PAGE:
We are thrilled to welcome two new faculty to our department this year. Drs. Valerie Carr and Susan Snycerski are profiled in this fall’s College newsletter, Together. Follow the link to learn about all of our College’s new faculty, as well as our new Dean, Dr. Walt Jacobs.
Dr. Valerie Carr
Carr, who earned her Ph.D. at UCLA before spending seven years as a post-doctoral fellow and research associate at Stanford University before coming to San José State, has found that two sub-structures of the hippocampus deep within the brain play a role in determining how vivid a memory is.“When you study memory, you realize how imperfect and fallible it is,” says Carr, newly hired as an assistant professor in the Department of Psychology. She brings an interest in the use of neuroimaging methods like functional magnetic resonance imaging (fMRI) to get a better understanding of the brain structures involved in episodic memory—our recall of autobiographical events and emotions.
In more recent research she has found that age-related changes in these areas – the dentate gyrus and Region CA 3—may account for the difficulties older people have in accessing these episodic memories.
Now, Carr is exploring whether exercise-based interventions might help people at risk for mild cognitive impairment and Alzheimer’s disease by spurring the growth of new neurons in the hippocampus. “What does that exercise regimen need to be?” Carr asks. “That’s my main interest.”
It can be challenging to work with older adults who have mild cognitive impairment, she says. “It’s very likely they’re going to develop Alzheimer’s disease. It can be depressing. A lot of my sense of self-worth comes from thinking that I’m fighting for those people. That gives me a sense of satisfaction in my job.”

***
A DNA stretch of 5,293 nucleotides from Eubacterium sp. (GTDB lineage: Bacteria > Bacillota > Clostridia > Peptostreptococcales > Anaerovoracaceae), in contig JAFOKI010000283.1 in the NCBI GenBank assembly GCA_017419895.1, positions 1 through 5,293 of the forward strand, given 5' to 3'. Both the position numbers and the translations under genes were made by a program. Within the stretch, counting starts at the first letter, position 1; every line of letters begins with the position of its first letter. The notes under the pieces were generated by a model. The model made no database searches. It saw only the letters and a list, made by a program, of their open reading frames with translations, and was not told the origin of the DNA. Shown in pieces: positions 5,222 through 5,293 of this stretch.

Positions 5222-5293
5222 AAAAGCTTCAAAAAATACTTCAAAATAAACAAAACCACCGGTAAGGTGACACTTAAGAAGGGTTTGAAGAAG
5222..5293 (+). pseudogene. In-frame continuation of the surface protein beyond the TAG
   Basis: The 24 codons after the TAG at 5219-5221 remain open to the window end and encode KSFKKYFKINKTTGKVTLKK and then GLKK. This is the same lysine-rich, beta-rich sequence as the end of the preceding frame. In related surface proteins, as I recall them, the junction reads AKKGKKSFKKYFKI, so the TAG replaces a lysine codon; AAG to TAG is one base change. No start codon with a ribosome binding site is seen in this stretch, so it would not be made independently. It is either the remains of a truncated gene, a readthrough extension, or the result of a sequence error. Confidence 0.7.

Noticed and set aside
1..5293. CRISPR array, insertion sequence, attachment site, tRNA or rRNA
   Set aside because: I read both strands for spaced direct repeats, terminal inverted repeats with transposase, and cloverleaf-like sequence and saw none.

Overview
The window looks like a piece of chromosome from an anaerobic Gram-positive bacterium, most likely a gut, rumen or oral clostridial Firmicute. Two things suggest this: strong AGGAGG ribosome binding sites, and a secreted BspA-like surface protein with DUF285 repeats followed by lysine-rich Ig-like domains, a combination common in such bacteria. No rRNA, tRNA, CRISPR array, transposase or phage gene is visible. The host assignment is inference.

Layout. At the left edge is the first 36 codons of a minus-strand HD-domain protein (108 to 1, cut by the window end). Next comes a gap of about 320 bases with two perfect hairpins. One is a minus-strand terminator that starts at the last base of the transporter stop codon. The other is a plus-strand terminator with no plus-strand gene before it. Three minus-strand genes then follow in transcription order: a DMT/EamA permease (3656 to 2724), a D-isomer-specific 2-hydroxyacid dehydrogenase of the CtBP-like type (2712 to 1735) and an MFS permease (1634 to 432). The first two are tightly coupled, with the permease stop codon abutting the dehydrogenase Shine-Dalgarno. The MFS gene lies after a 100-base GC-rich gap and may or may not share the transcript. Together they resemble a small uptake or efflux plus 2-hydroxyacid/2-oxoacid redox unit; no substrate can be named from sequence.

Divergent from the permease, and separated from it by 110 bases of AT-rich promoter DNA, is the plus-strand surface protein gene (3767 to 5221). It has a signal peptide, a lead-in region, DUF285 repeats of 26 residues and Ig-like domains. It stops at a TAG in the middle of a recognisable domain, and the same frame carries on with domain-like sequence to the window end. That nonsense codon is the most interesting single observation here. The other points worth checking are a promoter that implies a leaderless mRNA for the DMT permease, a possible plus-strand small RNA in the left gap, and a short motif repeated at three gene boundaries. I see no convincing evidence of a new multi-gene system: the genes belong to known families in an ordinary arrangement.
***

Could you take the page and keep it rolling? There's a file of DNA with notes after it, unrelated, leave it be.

Dr. Susan Snycerski
She asks students to anonymously self-report their drug use while also testing for signs of neurocognitive impairment. Based on the small sample she has collected thus far, most San José State students don’t abuse hard drugs, but a fair number combine caffeine, tobacco, alcohol and marijuana in various ways., Snycerski says.These days, she’s looking at simultaneous poly-drug use, where someone takes two mind-altering substances at once. “There isn’t a lot of research in that area,” says Snycerski, who recently joined the Department of Psychology as tenure-track assistant professor after 10 years as a lecturer.
The Warren, Mich., native earned her master’s and Ph.D. from Western Michigan University, where she studied the effects of drugs in animal models. Later, she did a two-year postdoctoral fellowship at the National Institute on Drug Abuse researching gamma-hydroxybuterate—better known as the date rape drug GBH.
Snycerski and her husband, Sean Laraway (an associate professor in the department), moved to San José in 2004 without having jobs. He started teaching at San José State that year as a lecturer and joined the tenure track in 2008. Snycerski began teaching classes as a lecturer in 2005 and she has also served as a major advisor since 2008. “I really enjoy it,” she says. “It’s a great way to communicate with the students outside the classroom.”
Snycerski says she’s excited about having more time and resources for research. “It’s a nice change,” she says. “I’m looking forward to my new role.”
Reprinted from Together, the College of Social Sciences newsletter, Fall 2015.